Omnichannel and customer experience

Omni-channel is a marketing strategy that creates valuable experiences between a company or business and its customers.

Today, customers have an unprecedented number of ways to engage with companies. They can choose between traditional channels or an ever-increasing range of digital modes.



The beginning of omnichannel.

Many organizations have invested in digital channels in order to replace traditional modes of engagement. Companies make this decision because, increasingly, customers are becoming tech-savvy and more inclined to digital channels.

The shift from using traditional channels to digital channels significantly reduces the need for investment in people who have direct contact with the customer. This shift translates into significant cost savings for companies and many of them expected to save more than 40% by reducing direct customer contacts.

However, the opposite effect often occurs. Direct customer interactions increase rather than decrease, despite significant efforts and resources, and an omni-channel strategy is needed to cope with all interactions.




Why base your strategy on omnichannel?

Companies that want to keep pace with industry leaders must embark on a transformation based on omnichannel.

Omnichannel is based on the idea that a company doesn’t just have to consider touchpoints in isolation; it has to consider all touchpoints in the customer journey together. You can see examples of touchpoints on the blog of marketing automation company Hubspot.


The use of platforms as a key aid in the omnichannel strategy.

Incorporating customer experience management software like Allswers is a critical element in this journey to be able to see all interactions and what their experience is like at every single point.

Customer journeys are not simple and linear; there are a number of handoffs between traditional and digital channels that can vary significantly depending on the type of customer.

An effective customer experience strategy requires a deep understanding of what customers really want and how they want it. The use of customer experience software helps to make the key decisions to understand and improve the experience in companies.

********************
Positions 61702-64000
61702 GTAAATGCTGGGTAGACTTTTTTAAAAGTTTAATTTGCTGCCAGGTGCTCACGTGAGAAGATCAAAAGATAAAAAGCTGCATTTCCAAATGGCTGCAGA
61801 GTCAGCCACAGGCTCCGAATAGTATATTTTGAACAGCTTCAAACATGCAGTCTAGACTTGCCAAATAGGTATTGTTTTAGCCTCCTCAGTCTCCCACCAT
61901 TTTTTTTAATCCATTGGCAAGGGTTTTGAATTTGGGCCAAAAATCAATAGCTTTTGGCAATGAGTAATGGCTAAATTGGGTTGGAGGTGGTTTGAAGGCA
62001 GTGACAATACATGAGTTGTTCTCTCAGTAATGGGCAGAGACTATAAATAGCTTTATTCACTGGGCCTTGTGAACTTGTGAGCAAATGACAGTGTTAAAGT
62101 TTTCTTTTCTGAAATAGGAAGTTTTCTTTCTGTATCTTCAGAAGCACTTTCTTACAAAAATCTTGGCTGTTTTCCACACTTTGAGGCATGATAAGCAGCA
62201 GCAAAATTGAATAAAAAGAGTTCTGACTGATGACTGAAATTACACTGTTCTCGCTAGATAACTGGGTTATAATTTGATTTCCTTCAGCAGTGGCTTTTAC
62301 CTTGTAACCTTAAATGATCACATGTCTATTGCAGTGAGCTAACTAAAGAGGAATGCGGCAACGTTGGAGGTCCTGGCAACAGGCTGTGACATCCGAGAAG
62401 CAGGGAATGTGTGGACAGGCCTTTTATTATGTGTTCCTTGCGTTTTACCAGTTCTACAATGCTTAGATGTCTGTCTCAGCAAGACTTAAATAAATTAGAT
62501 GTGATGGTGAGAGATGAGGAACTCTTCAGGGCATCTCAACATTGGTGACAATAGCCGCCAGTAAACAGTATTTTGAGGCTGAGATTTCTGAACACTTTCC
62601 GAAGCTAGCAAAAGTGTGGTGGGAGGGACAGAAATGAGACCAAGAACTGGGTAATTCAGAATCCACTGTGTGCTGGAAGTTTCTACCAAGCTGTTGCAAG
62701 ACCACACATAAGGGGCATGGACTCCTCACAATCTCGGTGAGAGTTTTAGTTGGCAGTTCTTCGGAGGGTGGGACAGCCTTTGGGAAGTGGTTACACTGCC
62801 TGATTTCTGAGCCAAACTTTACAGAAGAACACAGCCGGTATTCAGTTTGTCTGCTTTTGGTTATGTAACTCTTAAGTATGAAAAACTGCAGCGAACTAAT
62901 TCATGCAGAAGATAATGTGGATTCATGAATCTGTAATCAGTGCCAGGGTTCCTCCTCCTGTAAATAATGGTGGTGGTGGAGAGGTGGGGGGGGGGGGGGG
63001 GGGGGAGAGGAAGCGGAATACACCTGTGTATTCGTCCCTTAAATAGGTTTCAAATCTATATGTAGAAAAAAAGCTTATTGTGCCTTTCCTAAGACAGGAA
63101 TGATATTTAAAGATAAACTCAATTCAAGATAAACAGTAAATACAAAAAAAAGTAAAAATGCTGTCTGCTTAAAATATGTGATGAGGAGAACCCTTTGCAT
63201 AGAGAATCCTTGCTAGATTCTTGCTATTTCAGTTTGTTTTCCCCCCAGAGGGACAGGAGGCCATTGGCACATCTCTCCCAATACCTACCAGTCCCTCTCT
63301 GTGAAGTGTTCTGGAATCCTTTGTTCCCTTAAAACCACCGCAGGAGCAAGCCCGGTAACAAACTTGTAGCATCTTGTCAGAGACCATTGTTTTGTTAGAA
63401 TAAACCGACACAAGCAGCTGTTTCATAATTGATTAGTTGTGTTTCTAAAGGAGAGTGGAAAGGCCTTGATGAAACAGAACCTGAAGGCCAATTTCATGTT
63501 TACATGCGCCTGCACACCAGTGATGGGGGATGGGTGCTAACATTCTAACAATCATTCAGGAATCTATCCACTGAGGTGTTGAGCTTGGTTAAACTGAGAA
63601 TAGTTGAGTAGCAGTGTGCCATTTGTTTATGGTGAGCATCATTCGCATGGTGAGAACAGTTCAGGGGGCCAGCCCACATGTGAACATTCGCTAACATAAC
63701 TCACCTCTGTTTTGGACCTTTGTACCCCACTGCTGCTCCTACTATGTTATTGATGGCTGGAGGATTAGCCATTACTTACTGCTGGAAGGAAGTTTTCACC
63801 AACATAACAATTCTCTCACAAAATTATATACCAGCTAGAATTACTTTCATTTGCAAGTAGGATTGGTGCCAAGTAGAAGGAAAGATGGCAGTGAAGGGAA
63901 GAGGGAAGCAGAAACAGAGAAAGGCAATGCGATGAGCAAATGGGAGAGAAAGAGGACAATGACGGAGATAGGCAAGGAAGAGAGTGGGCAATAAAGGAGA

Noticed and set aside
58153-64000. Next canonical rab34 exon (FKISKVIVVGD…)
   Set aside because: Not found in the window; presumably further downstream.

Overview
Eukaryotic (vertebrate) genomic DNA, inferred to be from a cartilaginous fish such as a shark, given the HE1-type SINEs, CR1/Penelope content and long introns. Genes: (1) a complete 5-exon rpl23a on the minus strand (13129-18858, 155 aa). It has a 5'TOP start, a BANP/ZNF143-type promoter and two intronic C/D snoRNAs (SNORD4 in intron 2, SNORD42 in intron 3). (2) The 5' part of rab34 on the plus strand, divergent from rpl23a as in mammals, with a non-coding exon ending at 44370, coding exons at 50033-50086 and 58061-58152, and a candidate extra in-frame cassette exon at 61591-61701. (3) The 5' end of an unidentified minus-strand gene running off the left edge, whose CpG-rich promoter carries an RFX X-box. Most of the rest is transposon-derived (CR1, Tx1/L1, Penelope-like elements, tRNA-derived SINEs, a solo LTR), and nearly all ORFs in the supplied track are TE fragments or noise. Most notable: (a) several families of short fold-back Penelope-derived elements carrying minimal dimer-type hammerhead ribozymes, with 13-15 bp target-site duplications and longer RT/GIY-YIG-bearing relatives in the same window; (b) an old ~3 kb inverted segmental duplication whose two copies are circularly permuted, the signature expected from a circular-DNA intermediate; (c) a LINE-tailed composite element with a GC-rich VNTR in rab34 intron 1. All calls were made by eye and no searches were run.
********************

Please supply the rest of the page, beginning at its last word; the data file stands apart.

As we can read in the Salesfore blog, achieving omnichannel depends on integration and branding at customer touchpoints.



Designing an omnichannel-based strategy.

To design an omnichannel experience companies must follow a sequential process composed of all the touchpoints that make up the end-to-end customer journey. While companies may be tempted to focus on optimizing individual touchpoints, this can lead to inconsistencies in customer service.

To keep all touch points in mind and avoid focusing on individual touch points, it is important to draw a customer journey map, which will help you understand how to meet new customer needs.

If you want to go deeper into the subject and know the keys and tips to create a good customer experience map or customer journey we leave you a post where we discuss the topic in depth.

First you must analyze the points of contact that the company has with the customer and see their interactions to know how was their satisfaction and if they worked correctly or not as we show in the following image:



Then, the next step is to go deeper into each channel, and not only to see the interactions, but to know how they behaved, why they went there, what they felt or what barriers or inconveniences they had in all of them. This way you will be able to see what are the motivations of your customers, their needs and all their critical points as shown in the following image:




Customer expectations.

Customer expectations in their customer journey are summarized as:


  1. Speed and flexibility, defined as minimum processing time, responsiveness and service based on customer needs.
  2. Reliability and transparency, which includes proactive disclosure and communication. An example is when customers are dissatisfied because they receive quick responses but little information about problems. To reinvert this situation, customers need longer wait times, but with regular updates and where they are fully aware of why problems were taking longer to resolve.
  3. Interaction and attention, which consists of personalized attention, empathy and simplicity and clarity.
  4. Dissatisfaction closure. Instant treatment of dissatisfactions that have arisen throughout the customer’s travels.

Finally, we cannot ignore the need to measure, measure and measure. Having defined customer experience metrics that allow us to know if we are improving and we are on the right track and for this customer experience software facilitates this task as Allswers.



That said, not all customer expectations fall into predictable categories. Organizations must gather direct, up-to-date information from customers to understand what matters most to them.

Furthermore, not all of the above factors contribute equally to the overall experience, so it is critical to focus on the factors or combination of factors that matter most.


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